Music, School of
Date of this Version
The existence of an intense and vital artistic activity is the most unmistakable indicator of the new religion, but it is not the only one. Three of the most commonly identified manifestations of religion are cult (public worship), myth (salvation history, doctrine), and ethics (right behavior, morals). Secular culture exhibits each of these aspects of religion.
Cult is in some measure synonymous with public worship. (The modern English- language use of the term "cult" is a distortion that wholly obscures its original meaning.) The difference between the two is one of degree rather than kind. Cult in its fullest sense is no indifferent, take-it-or-leave-it matter (as public worship today has largely become); rather, it is belonging versus rejection, increase versus decline, life versus death. Cult is corporate public worship invested with ultimate significance. It is a matter of passion, of intense conviction; believers stake their very being, their continued existence, on it. From the standpoint of religion, the purpose of cult is, of course, the praise and adoration that believers sense they owe god(s). From the human standpoint, however, people have been impelled to take part in cult because through it they experience "salvation": they are provided with wholeness, security, identity. From the human standpoint, modern entertainment and sports events have come to assume a role much akin to a cult: in their powerful attraction, in their ability to elevate mood and produce a sense of well-being, in the sense of belonging and identity they promote ("I'm a fan of_____ !"). The phrase "sports idol" is no empty one. Rock music concerts have in fact proved capable of inducing ecstatic states among those present, one of the most infallible signs of the presence of religion. However, the primary medium of the secular cult-television-suggests one essential difference between traditional religious cults and the cult of secular religion: traditional cultic events are normally communal and interactive, while the secular cult is essentially individual and passively receptive. The "blessings" of the secular cult are transmitted from cult figures to a single individual, who communes with them in solitary isolation. Even when more than one person is "communing," each is a monad, communicating individually with the source of power and well-being.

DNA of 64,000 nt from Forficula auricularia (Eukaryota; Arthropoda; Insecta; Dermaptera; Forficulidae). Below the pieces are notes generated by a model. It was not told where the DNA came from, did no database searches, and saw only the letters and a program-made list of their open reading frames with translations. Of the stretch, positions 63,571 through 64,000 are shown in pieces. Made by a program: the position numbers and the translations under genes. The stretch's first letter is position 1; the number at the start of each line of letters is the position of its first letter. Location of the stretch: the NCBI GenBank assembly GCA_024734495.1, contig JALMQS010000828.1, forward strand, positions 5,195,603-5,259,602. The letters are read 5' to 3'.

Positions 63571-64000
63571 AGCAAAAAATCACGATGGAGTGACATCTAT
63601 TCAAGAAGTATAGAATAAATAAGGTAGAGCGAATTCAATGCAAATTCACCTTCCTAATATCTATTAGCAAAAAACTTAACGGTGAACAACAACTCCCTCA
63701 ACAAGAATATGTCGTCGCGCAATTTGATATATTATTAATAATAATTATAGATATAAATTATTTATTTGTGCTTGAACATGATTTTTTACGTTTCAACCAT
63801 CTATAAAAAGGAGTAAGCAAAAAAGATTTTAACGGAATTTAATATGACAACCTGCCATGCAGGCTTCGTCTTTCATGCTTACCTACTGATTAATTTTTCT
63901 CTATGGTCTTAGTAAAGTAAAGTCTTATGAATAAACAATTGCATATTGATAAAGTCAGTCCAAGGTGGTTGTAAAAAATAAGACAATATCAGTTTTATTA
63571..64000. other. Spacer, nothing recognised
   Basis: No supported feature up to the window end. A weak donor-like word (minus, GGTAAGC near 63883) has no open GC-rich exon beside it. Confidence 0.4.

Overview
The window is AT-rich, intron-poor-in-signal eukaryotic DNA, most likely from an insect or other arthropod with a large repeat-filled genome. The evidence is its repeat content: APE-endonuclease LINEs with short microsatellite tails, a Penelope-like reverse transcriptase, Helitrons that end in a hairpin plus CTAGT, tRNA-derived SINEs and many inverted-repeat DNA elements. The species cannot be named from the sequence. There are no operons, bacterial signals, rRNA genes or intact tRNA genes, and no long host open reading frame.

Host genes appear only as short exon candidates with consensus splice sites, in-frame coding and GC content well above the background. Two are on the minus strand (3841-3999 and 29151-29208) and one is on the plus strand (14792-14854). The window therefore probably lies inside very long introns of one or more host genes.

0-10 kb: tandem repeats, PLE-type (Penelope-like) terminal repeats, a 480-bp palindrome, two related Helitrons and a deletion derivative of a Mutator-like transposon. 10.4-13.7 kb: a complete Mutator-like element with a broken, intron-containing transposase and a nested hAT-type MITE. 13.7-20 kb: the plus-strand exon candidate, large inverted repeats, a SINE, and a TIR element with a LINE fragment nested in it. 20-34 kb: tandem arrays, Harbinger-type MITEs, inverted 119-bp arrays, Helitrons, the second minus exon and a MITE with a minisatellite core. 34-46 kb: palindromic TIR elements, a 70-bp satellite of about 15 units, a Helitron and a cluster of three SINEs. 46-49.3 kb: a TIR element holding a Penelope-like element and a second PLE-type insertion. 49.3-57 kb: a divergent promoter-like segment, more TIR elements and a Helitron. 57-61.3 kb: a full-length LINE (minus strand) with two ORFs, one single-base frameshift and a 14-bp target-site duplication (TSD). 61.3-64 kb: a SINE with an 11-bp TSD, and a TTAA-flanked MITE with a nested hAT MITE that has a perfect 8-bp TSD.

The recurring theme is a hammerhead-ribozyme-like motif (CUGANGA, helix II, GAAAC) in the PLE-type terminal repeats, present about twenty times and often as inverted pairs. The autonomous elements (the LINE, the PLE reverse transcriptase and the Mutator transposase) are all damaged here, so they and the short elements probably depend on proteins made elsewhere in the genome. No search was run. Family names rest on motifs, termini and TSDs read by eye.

Published in The American Organist, May 1998 (Volume 32). Copyright © American Guild of Organists 1998. Used by permission.